Fighting injustice has been reiterated as a top priority by the world leaders as the United Nations Sustainable Development Goal number 16 on 25 September 2015. This has been a reaction to the increased clogging of courts and tribunals across the world. A large number of unresolved and pending cases before the European Court of Human Rights relate to violations of the European Convention on Human Rights Article 6 on a right to a fair and expeditious and enforceable trail, as individuals experience excessive lengths and costs of domestic judicial proceedings and other issues obstructing their access to justice.
Between 1959 and 2014, as many as 9865 of a total of 17754 cases, or 55.56 % of all cases filed indeed concerned Article 6, of which 4198 were due to a i) breach of the right to a fair trial, 5331 were ii) due to the length of proceedings, and 336 were iii) due to non-enforcement. The European Court of Human Rights early on established that Article 6(1) not only confers upon individuals the right to a fair trial in proceedings already pending against them, but also a right to access the courts to commence an action, in the case of Golder v the UK 1975. Since then, the Court has, as proved by the above-mentioned statistics, in several cases found Article 6 to be breached on grounds of inability to afford legal counsel, excessive length of process or similar conditions making individuals unable to access justice. The Consultative Council of European Judges’ (CCJE) Magna Carta of Judges, recently reemphasised the importance of “swift, efficient and affordable dispute resolution” and as such proposed online dispute resolution (ODR) as a promising solution.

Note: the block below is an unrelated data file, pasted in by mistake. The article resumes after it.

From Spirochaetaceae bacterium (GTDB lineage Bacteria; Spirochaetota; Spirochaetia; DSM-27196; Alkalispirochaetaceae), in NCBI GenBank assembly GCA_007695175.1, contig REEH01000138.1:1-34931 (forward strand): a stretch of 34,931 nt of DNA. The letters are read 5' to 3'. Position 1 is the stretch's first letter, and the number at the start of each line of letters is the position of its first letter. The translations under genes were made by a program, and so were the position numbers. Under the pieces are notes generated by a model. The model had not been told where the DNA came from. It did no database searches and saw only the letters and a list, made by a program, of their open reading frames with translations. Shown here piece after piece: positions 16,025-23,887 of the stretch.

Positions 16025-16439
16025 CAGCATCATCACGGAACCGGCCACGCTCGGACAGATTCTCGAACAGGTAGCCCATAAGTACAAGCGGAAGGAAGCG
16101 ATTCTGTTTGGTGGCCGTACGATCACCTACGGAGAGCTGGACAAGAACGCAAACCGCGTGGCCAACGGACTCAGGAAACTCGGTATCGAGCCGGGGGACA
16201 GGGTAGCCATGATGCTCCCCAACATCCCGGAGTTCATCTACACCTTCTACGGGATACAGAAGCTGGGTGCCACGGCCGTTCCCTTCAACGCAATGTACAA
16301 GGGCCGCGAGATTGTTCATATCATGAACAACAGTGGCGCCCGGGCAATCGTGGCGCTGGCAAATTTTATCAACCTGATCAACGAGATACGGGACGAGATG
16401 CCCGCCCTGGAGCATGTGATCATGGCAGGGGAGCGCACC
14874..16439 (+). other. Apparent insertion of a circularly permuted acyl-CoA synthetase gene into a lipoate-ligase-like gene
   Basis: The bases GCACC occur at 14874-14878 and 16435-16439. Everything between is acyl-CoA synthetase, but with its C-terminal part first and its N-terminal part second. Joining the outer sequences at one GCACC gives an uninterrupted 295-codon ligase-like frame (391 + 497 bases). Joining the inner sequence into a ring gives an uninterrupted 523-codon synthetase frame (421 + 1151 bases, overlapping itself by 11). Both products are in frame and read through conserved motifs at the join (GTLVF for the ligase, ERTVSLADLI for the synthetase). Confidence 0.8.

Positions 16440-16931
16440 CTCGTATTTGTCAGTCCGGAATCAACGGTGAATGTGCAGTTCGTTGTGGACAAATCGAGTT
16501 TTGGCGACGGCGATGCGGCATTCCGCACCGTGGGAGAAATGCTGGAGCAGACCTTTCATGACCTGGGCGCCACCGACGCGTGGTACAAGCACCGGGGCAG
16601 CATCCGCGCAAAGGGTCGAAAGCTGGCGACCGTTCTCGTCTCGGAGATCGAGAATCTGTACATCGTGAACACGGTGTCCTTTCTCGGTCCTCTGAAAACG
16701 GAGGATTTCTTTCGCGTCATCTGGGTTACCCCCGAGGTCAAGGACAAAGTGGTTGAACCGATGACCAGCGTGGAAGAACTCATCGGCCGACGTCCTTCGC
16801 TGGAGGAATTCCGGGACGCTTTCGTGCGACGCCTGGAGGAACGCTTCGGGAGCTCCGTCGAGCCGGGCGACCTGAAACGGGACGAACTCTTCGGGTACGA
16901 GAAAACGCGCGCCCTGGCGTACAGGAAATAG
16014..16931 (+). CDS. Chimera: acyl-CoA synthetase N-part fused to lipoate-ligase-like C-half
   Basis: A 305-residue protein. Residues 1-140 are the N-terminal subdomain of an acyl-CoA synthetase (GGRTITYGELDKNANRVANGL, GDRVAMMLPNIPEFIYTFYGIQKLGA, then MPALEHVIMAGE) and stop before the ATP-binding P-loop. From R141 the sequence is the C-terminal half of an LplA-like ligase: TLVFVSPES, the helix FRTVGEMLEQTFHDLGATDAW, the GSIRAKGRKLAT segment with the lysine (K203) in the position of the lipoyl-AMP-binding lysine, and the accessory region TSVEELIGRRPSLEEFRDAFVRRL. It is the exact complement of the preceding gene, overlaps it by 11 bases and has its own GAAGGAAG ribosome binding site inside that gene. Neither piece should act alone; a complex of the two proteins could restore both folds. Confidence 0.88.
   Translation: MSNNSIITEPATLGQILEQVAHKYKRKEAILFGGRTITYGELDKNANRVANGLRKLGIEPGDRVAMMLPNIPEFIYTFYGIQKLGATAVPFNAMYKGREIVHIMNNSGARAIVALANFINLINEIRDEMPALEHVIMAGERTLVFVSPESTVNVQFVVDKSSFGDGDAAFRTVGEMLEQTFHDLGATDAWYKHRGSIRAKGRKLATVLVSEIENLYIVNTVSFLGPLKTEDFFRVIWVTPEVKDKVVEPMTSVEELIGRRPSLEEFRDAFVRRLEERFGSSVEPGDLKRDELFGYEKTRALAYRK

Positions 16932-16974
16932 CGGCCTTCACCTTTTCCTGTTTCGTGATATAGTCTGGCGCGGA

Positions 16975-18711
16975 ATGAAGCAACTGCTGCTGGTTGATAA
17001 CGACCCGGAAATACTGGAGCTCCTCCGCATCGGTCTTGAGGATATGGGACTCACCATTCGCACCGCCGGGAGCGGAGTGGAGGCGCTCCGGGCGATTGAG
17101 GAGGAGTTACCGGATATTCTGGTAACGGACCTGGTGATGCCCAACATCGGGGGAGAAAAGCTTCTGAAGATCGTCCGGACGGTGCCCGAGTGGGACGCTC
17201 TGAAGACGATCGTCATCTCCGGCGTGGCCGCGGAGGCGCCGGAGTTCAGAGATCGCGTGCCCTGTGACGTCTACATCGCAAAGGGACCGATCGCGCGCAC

As a corollary, several EU Member States have thus made significant efforts to reform their judiciaries to expand the use of ICT, ADR and ODR to respond to this development. National courts, but also prominent Justices such as UK Lord Justice Briggs have in common their ambition of providing ‘effective access to justice without having to incur the disproportionate cost of using lawyers’. A solution many scholars and professionals look to is the systematic inclusion of online dispute resolution mechanisms in court procedures.
The scholars and professionals that will be present during the ODR2016 conference will together work on valuable contributions for the ODR2016 trend report. Among other topics, the trend report will touch upon the possibility of providing structured and enriching information on an issue-by-issue basis to optimise user experiences within court systems. Is ODR able to significantly cut financial costs, time and emotional burdens for users and providers of judicial services? Download the draft trend report and find out what already has been written, and join us at the ODR 2016 conference to contribute to its final publication!